Updated: Jan 1
Originally, I said I would write about sitting with discomfort in this series. However, I already wrote a three-part blog series about the idea of sitting with discomfort. In it, I walked the reader through my experience leading up to learning how to sit with discomfort, and I laid out the way I approach discomfort when it occurs. While I do not think I can stress enough the importance of being able to sit with discomfort in sobriety, I do not see the need to write about it again here now. I will say, however, it is a necessary component in our preparation for our sober resolutions. One of the biggest aspects of sobriety I hear people talk about is dealing with cravings, withdrawals, and stress. Like everything else in sobriety, the level and degree of all these things are different for every single person. Not only that but how everyone deals with them are completely different as well. So, how do we learn how to handle the day-to-day stresses of life when we are trying to get and remain sober? Well, the first thing I would recommend is to read my three-part blog series on Sitting with Discomfort. While I know I am plugging my own work, I have had an enormous amount of positive feedback about how this has helped people in recovery. Feel free to take it or leave it.
The next thing I would do is really dig into our why's and relationship with alcohol. I do not think there is a more prominent component to successful sobriety than truly understanding why we drink and what our relationship with alcohol really is. Another blog I have received an incredible amount of positive feedback on was my blog on Finding our Why's. In this blog, I asked the reader to delve deeper into their personal reasons for drinking. As I have said many times before, if we think our reasons for drinking have anything to do with alcohol, I do not believe we are on the right track. Our drinking did become a problem, but why we drank was and is the root of our problem.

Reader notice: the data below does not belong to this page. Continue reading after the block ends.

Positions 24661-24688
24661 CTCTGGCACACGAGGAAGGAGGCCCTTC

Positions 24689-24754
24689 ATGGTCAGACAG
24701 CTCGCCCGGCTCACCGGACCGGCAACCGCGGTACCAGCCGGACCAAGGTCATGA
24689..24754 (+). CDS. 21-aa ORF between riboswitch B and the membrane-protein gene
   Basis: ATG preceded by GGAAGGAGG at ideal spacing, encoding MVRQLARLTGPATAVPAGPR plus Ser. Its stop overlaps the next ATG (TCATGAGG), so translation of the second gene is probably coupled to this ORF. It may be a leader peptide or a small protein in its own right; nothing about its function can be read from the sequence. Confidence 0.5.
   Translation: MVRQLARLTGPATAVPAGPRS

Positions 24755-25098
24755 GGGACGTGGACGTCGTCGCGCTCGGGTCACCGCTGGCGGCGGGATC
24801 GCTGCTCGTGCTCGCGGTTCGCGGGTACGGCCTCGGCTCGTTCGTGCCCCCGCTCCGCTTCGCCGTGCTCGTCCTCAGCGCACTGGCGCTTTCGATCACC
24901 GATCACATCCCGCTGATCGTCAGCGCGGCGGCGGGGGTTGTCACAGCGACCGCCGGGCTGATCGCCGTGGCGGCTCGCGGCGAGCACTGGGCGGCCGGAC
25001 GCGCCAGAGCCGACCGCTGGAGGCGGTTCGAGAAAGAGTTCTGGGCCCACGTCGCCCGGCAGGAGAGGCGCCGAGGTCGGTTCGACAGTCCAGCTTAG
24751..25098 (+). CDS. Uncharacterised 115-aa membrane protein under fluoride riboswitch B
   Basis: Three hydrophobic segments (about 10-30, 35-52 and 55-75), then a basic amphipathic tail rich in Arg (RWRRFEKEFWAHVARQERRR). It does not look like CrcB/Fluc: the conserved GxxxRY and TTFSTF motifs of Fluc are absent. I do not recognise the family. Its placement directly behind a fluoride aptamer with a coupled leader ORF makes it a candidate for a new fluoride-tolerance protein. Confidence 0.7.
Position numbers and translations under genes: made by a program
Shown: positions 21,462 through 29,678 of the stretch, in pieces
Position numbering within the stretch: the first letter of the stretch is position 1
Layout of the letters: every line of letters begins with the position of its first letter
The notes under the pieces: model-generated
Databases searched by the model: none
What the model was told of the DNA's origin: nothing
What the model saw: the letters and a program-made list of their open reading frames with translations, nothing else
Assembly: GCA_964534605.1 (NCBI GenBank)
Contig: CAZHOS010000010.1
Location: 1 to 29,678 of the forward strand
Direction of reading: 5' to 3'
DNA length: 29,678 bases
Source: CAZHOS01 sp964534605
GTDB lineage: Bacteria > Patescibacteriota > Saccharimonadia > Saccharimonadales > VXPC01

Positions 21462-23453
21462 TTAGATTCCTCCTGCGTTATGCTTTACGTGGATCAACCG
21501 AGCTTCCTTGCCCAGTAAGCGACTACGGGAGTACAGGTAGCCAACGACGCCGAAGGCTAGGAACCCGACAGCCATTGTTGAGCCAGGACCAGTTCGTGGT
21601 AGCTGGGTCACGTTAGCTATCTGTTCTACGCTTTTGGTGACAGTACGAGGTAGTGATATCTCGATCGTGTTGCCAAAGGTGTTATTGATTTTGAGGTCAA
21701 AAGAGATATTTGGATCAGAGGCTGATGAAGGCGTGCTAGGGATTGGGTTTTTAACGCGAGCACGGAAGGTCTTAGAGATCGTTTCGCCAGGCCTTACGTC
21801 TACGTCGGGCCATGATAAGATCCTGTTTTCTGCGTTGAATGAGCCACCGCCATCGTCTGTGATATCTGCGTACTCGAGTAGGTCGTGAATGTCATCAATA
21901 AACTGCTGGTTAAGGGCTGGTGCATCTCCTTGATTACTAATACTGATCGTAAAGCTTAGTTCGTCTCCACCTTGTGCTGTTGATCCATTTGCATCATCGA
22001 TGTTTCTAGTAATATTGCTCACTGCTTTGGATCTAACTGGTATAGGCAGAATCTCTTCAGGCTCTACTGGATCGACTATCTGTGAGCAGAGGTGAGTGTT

Now that we have revisited ways to sit with discomfort and we have dug further into the whys of our drinking and relationships with alcohol, it is time to talk in more detail about the perceptions we hold. We need to learn how to reframe our perceptions to support more successful sobriety. Remember, the skill of sitting with discomfort is more of a last resort. It is what we do when all else fails and we need to maintain a semblance of control over our desire to drink. The more favorable option is to never allow ourselves to get to the point of last resort. Of course, this is easier said than done, but let's give it a try anyway.